In 1848 Hyde Park Barracks was transformed from being a convict dormitory to housing Sydney’s female Immigration Depot, which was much needed due to the increasing numbers of free immigrants arriving in the colony. The building was designed for Governor Macquarie by Francis Greenway (1777-1837), an architect who had been a convict himself, in 1819, and is considered one of Sydney’s finest buildings. For 38 years it provided temporary shelter and a safe haven for an estimated 40,000 immigrant women, some accompanied by their children. Many were Irish immigrants and workhouse girls fleeing the famine. By day the women waited to be collected by friends or family or to be employed from the hiring room on the ground floor. At night they slept on simple iron beds in dormitories, having left their homelands to seek new opportunities in Australia.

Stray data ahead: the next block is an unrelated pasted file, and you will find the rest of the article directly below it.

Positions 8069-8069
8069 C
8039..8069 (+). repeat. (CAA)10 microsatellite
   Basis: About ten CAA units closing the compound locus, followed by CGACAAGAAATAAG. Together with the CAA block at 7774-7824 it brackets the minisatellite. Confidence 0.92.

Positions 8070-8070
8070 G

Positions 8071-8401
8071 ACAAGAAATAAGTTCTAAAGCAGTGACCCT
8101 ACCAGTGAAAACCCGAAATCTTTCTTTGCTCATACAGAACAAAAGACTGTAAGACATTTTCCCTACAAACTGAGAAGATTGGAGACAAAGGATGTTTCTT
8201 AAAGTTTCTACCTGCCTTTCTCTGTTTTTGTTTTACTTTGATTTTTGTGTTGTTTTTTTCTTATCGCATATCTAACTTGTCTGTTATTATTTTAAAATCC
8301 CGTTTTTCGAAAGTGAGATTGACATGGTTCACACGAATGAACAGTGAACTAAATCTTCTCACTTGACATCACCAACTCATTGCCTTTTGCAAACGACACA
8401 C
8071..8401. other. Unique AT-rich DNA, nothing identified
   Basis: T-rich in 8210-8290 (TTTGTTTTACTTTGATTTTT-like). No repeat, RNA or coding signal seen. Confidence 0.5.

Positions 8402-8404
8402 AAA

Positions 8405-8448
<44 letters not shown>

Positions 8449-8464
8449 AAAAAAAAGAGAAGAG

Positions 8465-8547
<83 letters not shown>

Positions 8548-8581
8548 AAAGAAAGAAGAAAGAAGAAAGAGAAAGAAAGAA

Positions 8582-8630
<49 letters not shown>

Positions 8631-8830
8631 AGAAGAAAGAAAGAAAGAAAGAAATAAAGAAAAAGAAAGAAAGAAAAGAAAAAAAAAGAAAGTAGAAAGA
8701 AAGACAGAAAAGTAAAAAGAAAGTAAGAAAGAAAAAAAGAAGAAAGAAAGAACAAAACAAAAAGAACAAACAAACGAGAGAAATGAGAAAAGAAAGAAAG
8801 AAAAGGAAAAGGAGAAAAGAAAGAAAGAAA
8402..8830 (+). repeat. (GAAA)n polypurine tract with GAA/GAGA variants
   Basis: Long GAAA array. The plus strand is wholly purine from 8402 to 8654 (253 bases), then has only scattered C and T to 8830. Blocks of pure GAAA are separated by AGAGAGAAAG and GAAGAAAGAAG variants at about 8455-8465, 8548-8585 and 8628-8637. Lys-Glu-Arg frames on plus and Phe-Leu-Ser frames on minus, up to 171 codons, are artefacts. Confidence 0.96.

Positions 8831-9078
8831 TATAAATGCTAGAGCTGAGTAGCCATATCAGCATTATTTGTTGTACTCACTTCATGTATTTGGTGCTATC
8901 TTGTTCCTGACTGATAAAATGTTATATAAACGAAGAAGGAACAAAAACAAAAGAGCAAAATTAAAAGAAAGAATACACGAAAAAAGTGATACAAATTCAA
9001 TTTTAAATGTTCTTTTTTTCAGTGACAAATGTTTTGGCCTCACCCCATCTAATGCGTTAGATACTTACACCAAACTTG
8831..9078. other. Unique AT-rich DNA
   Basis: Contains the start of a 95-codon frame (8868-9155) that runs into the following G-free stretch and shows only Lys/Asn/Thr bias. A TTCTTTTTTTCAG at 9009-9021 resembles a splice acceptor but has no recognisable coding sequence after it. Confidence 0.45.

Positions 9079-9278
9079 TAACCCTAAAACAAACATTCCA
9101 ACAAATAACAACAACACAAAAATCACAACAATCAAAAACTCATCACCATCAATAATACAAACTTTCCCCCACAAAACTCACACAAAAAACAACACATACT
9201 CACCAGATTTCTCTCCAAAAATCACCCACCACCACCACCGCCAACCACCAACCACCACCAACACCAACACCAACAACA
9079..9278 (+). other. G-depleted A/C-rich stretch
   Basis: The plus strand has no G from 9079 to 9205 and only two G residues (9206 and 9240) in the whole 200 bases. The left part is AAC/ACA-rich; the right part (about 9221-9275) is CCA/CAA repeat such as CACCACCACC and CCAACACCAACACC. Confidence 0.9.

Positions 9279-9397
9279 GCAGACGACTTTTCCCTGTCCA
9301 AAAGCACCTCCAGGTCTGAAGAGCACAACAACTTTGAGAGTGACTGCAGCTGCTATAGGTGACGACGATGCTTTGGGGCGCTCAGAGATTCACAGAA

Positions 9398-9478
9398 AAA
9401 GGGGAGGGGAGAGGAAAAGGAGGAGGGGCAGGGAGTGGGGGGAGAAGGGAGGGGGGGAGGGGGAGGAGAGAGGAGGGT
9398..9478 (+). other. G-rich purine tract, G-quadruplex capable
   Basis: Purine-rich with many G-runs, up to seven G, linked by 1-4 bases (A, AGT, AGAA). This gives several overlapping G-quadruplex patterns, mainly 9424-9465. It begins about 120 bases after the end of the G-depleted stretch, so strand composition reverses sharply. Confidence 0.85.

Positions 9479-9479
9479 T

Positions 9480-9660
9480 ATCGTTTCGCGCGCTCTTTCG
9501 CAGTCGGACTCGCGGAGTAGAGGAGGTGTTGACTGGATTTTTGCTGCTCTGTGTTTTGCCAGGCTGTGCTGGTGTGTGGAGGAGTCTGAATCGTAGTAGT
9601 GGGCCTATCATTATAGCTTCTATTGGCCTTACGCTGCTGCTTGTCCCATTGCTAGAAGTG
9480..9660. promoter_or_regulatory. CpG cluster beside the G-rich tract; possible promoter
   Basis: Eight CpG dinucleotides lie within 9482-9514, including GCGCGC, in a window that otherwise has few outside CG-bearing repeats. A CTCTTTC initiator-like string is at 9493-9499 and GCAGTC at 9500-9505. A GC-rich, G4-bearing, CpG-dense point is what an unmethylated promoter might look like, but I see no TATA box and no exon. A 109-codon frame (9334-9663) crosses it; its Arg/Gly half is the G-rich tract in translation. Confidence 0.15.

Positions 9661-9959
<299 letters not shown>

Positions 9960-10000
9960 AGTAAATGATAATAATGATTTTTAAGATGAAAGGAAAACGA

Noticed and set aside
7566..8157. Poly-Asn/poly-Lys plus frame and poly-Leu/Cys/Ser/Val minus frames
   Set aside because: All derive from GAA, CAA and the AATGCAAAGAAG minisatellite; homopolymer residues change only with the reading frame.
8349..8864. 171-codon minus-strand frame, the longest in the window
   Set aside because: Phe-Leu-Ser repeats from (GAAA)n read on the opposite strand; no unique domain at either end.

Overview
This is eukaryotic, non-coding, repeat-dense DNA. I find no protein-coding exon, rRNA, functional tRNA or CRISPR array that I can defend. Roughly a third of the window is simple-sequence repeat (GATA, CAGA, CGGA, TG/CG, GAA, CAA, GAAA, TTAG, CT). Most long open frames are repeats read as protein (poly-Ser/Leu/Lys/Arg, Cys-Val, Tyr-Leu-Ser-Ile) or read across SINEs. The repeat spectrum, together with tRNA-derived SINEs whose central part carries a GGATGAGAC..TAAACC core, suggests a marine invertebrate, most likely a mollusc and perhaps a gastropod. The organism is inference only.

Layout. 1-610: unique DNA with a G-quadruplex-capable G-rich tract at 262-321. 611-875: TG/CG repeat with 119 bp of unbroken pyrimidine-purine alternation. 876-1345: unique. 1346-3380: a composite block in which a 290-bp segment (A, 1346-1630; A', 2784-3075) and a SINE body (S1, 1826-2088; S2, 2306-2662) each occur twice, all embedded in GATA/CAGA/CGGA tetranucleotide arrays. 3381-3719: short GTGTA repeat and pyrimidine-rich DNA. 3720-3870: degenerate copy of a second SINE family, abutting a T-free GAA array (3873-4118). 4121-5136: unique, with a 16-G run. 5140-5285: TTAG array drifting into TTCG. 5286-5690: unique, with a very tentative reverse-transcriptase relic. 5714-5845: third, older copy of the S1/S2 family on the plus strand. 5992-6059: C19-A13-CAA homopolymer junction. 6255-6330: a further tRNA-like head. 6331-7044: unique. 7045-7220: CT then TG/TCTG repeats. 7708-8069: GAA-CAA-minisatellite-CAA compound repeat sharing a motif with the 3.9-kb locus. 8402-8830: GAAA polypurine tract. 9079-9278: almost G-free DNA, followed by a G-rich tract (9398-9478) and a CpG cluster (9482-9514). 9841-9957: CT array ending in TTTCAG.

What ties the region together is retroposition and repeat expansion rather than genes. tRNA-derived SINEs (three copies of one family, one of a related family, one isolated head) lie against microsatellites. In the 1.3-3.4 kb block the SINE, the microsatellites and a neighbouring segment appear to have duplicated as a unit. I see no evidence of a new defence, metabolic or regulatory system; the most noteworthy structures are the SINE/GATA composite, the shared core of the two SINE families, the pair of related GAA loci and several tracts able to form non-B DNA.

In this display, a handful of individual stories of the immigrant women were pieced together from official records, family research, oral histories, photographs and archaeological artefacts. Simple iron beds are also on display, which set the scene of the dormitories where the women once stayed, while wooden trunks contain selected personal stories and remnants of precious or mundane items the women left behind at the depot.
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